The latest entry in Friesner’s Princesses of Myth series shifts scene but not much else.
Like her royal equivalents in previous volumes (Nobody’s Princess, 2007, etc.), beautiful, tempestuous Maeve, youngest daughter of Eochu Feidlech, High King of Eriu, goes through childhood and adolescence, learning the value and perils of being a princess while fighting for the freedom to shape her own destiny instead of knuckling under to expectations linked to her sex and place. To viewers of the 2012 film Brave this will read like a spinoff—centered on a willful lass with: wild red hair; three identical little brothers; an indulgent but tradition-minded royal father perched precariously atop a warrior society; a brisk way with her many suitors; the raw courage to tackle massively larger animals (here, a huge bull and, later, a savage wolfhound); and an unconquerable yen to be free. Unlike Princess Merida, though, Maeve’s pride remains intact as she grows to be an astute student of politics and human psychology. In the wake of engineering a daring rescue of a captured bard, can she find a way in the end to chart her own course without alienating her father?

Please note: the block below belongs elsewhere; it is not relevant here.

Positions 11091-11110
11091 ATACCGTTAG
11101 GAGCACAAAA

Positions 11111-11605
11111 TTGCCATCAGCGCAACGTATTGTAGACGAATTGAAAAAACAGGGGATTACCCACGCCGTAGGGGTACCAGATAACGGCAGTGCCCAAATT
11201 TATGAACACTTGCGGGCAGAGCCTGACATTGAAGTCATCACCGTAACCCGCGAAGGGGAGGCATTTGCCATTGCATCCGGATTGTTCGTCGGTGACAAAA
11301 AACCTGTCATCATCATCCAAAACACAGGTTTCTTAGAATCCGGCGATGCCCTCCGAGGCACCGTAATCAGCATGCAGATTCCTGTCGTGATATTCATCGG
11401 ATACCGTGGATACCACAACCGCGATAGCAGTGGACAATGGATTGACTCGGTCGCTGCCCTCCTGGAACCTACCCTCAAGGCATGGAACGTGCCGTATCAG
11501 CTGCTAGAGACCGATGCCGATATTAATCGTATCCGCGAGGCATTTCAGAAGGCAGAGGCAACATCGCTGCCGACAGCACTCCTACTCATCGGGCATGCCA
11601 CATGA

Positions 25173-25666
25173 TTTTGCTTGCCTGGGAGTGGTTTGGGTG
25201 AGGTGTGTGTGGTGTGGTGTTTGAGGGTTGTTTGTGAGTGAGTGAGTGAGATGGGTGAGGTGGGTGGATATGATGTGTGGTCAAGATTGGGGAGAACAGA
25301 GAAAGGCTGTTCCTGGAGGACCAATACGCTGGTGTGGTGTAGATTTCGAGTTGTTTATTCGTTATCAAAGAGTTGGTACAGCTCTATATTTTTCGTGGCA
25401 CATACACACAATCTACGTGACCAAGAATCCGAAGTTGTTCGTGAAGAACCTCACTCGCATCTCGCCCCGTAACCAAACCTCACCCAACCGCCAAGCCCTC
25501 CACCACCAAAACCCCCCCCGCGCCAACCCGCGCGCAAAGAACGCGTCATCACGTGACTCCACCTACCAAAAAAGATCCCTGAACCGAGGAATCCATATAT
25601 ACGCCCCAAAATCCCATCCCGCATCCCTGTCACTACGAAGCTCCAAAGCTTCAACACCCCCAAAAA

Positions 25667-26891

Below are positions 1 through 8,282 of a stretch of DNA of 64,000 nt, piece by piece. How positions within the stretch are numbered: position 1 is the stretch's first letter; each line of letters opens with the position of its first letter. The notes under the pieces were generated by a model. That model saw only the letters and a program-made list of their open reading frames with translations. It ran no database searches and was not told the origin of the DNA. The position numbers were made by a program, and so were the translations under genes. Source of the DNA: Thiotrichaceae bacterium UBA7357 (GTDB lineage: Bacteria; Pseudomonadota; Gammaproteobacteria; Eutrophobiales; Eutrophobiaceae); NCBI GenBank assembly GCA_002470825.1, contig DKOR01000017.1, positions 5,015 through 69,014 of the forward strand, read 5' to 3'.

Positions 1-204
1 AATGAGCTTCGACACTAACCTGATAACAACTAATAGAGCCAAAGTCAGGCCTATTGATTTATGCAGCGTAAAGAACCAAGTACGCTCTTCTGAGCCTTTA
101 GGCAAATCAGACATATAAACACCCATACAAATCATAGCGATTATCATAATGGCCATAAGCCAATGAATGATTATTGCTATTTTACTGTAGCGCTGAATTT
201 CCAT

A comfortably formulaic prelude to a projected sequel that will likewise be spun from some of the oldest surviving Irish legends. (afterword, pronunciation guide) (Fantasy. 11-14)